Saturday, November 08, 2008

Make sure you know what you are getting into... [part one]

One of the pieces of advice I was given as a pre-med, and that I frequently give to pre-med students (it's #7 on my Top 10 list of advice for pre-med students) is,

"Make sure you know what medicine is like before you sign up for it."

That was ringing quite loudly in my mind when I started my call shift the other night. I had had a busy week in surgery. There were some really long days of showing up on the ward at 7am then a full day of office then going straight to the hospital at 5pm and seeing emergency patients and eventually taking them to the operating room and getting home well into the wee hours of the morning... with a full day in the office after that.

Most of the surgeries were routine, but some came with the emotional stress of having to tell a patient and their family they had a 50% chance of dying on the operating table, and a 50% chance of us opening them up, finding that we could do nothing, and closing them up to face their death within the next few days. (One patient's response to that speech? "Bloody hell." Yeah, no kidding.)

I also had a long academic half-day full of lectures on things that I need to know but had no energy to learn, that also went late into what was going to be my evening relaxation time.

I had to try and fit in studying for my two upcoming exams in between all that, and then on top of that I tried hard to make time to get some exercise and spend some quality time, either on the phone, online or in person, with the people in my life who mean a lot to me. And no, there was no time for going to my buddy's poker game, watching the Leafs get their butts kicked (I haven't watched one game this season!), an afternoon round of golf, or any of the other things I would have enjoyed doing that resemble this "having a life" thing I've heard so much about.

As soon as I finished work in the surgeon's office for the last day of this tough week, I headed to the hospital to get my pager and start call - and within five minutes of my call shift starting, my resident and I had five patients to see, all of whom were pretty sick. Just as we were trying to figure out who to see first, the pager went off two more times. We didn't get a break longer than ten minutes until 2am, when I got a bit of sleep before the pager started going off again (getting a bit of sleep means it was a lucky call night).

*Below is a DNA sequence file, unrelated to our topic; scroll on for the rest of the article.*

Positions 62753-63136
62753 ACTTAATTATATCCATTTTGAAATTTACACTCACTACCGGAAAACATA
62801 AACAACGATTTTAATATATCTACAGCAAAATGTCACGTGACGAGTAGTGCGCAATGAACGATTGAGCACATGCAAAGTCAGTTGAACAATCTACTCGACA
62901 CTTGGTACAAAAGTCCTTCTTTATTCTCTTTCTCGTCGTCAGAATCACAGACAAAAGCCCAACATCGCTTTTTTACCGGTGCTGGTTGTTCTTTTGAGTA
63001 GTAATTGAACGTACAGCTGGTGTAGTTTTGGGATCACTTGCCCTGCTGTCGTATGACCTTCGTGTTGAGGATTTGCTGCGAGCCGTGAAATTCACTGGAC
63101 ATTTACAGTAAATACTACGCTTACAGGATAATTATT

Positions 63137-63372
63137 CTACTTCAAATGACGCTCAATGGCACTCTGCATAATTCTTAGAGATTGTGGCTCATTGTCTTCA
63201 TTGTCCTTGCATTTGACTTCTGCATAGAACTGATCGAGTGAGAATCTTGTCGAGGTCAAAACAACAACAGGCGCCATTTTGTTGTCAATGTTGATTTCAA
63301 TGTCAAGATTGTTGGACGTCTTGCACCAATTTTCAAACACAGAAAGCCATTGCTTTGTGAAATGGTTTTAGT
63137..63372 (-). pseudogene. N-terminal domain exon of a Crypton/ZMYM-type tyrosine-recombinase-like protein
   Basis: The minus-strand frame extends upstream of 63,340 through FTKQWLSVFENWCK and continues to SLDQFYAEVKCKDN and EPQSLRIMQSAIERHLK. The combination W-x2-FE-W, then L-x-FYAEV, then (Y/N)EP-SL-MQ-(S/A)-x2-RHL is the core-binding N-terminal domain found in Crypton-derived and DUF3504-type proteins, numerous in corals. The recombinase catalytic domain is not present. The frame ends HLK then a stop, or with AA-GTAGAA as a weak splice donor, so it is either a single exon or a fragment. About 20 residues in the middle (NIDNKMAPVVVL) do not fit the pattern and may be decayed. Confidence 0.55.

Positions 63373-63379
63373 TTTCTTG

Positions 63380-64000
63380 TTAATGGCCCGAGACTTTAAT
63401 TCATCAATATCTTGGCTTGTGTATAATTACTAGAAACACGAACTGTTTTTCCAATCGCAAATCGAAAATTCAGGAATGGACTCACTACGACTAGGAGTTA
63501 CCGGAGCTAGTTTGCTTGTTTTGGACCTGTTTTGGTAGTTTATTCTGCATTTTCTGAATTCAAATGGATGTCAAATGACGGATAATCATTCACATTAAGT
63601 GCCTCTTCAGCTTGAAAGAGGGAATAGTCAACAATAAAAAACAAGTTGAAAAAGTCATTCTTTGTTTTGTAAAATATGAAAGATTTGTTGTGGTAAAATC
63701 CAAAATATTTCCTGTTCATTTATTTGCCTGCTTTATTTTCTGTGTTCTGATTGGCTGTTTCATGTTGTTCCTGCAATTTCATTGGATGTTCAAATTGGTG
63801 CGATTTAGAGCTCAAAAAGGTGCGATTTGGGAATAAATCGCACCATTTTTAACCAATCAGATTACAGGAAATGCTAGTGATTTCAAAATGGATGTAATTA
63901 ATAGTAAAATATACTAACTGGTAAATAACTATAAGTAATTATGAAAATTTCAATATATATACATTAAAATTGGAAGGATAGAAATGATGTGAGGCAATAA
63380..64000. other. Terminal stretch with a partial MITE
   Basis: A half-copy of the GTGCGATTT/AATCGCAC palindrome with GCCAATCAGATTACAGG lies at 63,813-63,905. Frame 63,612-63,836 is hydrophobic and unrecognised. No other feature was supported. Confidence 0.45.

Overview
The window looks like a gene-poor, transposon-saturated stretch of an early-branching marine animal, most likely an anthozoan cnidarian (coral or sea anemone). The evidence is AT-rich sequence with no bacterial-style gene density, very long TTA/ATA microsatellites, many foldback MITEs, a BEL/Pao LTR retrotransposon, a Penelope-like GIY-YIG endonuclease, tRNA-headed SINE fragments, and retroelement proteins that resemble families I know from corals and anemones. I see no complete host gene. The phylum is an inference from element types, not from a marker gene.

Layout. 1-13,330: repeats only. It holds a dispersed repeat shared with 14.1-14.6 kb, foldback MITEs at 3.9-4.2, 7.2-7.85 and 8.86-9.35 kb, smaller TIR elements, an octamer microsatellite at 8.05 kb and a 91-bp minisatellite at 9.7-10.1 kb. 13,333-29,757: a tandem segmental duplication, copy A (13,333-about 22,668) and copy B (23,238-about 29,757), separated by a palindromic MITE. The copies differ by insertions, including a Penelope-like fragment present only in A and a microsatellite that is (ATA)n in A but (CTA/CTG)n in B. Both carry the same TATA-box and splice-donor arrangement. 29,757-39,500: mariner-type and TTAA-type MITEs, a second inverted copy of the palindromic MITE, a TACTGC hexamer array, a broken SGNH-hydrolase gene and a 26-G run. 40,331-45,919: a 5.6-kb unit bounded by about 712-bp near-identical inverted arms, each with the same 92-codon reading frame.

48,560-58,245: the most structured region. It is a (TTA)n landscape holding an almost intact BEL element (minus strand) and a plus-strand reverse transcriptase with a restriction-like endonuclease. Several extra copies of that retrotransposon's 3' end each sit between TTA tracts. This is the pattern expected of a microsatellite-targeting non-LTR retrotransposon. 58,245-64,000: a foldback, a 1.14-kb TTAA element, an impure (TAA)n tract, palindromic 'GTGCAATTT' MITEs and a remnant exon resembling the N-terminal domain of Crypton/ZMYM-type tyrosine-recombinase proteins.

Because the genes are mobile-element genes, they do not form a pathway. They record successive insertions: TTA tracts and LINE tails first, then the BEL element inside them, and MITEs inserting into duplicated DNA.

I'll admit when all those pages were coming in right at the start of the shift, I was feeling the stress of the whole week on top of having a lot on my plate all at once, and I fell into a rut I find myself in once every year or so when all the negative thoughts come rushing to me. I find myself seriously asking if I am in the right place, if I made the right career decision, if I will ever be able to treat patients on my own, if I really knew that medicine was like this before I invested all that effort and money into pursuing it.

Fortunately, the five minutes the resident gave me before I had to meet up with him on the ward was just enough time to break down, almost re neg on my no-crying policy, and beg for some strength from heaven.

Fortunately, God was listening and obliged. And all in all it ended up being a really good call shift. For me, that means a night with some varied, useful cases that are important for me to learn how to manage, and with some good opportunities for me to see patients on my own, evaluate their situations, and develop a plan and present it to the resident for their approval and questioning. We triaged those first cases well, and got through them and all the other calls throughout the night, and put off studying for just a few more hours in order to do those therapeutic things like write this post and sleep in late for the first time in a while.

::: part two to come... :::


Anonymous said...

i hear you! i had a day from hell last week and ended up almost breaking down in front of my attending, but luckily only had tears well up in my eyes vs tumble down my cheeks. hang in there! there IS a light at the end of the tunnel (at this point, it's called Christmas vacation!).

Anonymous said...

I some how found you looking for things on our sons birth complications esophageal atresia, I wish you the best. You have a great site. I was also wondering if there is anyway you would be willing to exchange links with me i would be so greatful.

Stefan said...

That sounds really though.
But telling a patient that the chances on finding his problem, are 50%, else he will die, I think that is real 'doctoring'. That is when you have to stop your full schedule and take some time to tell it with compassion.
Can you explain the term pre-med. I live in the Netherlands, so I only see the term pretty much, but still don't know what it means.

Richard said...

Hey man, hang in there. I know how you feel about being overwhelmed and needing to take a moment to pray for strength.

By the way, your Leafs roasted my Oilers on Friday, so you can cheer about that at least.

Anonymous said...

Hang in there. Writing is a nice form of catharsis. Hope you find time to do more posting.